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FG Attack Government on Decentralisation

7.06.2005

Richard Bruton has returned to the limelight this afternoon with a news at one appearance to slam Tom Parlon over the handling of the decentralisation programme (apparantly only a max of 10% of projects will be done on time). The announcement of the impending failure and subsequent opportunity to raise a divisive issue will suit FG no end. Their benevolent leader has made a number of Human appearances recently and looks every bit a man who believes power within his grasp. Otherwise that Restaurant appearance last night was a total waste of time.
However the raising of this issue allows us to reflect on the broader issue (pdf) which was alluded to in the briefing papers from the democracy commission on 29 June. The fact is that, while the whole scheme of decentralisation smacks of jobs for the constituents and is in fact understandable in light of who was making the decisions, decentralisation is going to be of zero benefit to our democracy not our political system. It merely introduces greater land distance between departments of state which will still be doing the same job only in "local" areas. The Kerry CoCo will not be running the Dept of Tourism just because it will be in Kilarney.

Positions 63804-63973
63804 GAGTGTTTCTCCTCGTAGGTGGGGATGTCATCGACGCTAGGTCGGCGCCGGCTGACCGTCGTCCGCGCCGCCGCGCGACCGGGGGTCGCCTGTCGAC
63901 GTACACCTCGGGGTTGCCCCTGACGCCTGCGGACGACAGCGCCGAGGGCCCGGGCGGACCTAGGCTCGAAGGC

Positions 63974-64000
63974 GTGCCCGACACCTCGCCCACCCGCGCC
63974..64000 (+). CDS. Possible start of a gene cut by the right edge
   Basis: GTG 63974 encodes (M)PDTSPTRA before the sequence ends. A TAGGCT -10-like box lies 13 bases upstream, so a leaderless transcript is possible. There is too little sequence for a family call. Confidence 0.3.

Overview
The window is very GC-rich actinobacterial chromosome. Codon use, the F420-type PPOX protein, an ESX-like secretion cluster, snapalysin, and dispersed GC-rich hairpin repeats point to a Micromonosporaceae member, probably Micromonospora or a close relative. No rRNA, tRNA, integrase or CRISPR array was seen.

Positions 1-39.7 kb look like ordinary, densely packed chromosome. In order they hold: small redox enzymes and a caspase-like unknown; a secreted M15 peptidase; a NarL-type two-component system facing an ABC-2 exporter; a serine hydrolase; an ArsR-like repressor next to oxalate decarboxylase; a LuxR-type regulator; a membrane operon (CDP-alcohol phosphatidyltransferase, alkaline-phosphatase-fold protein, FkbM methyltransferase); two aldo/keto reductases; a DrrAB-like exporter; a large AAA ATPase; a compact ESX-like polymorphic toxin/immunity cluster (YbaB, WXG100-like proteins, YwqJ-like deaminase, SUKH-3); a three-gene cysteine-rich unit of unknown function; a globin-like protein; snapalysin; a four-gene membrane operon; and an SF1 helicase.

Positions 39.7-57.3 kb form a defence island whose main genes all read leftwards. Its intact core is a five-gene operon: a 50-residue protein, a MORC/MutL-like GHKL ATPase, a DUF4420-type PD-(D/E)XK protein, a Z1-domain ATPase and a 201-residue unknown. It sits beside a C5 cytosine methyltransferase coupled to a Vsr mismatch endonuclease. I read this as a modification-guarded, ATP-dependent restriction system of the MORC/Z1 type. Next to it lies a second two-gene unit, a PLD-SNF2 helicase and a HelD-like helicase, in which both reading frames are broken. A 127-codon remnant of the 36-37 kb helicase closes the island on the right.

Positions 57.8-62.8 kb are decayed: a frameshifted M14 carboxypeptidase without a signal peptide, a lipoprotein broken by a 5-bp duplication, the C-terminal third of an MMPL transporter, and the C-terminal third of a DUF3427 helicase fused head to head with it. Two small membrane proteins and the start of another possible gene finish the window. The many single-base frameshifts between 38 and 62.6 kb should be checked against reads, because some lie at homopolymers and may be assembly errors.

What was missed in the whole idea of decentralisation was the opportunity to turn local administration into real and effective local government, as is the ideal of a republic. There is little excuse for the carve up that went on at cabinet when the scheme was introduced and a serious government would have charged an independent body with the programme. That is neither here nor there however when Charlie could have been sending the Mandarins to Local authorities to instigate new and sweeping powers which would have decentralised the whole political system and process.
People often dont understand why it is so important to increase local government, the issue here is that by doing this we are sharing out a power which now lies almost exclusively in the hands of our executive. An increase in the relevance and power of local authority would make government more accountable to local people and more collective in its decision making. The free reign to look after constituencies would dissipate rapidly and a new dynamic of cooperation with regional groups replace it.
The big loser in the process of decentralisation is our Democracy and one doesnt read anywhere in Bruton's lament that the scheme itself is flawed in concept.
If we accept Subsidiarity at EU level then we should accept it at national level. Public services will not improve because of a change of scenery, they will improve when the actors closest to the issues at hand utilise power and funding to quickly implement solutions. Also the nature of local govenrment authority in this country tends to be more coalition led in chambers around the state. This promotes consensus politics and makes it difficult to centralise power in one organ or party.
The reenforcement of local government is and must be the corner stone of 21st century irish republicanism. Our current model is stale and missing the issues for nearly 40% of our electorate who dont vote. WE need to wake up and change.
In my view decentralisation is not the answer to our democratic defecit only to satisfy constituencies for the ministers.
RR

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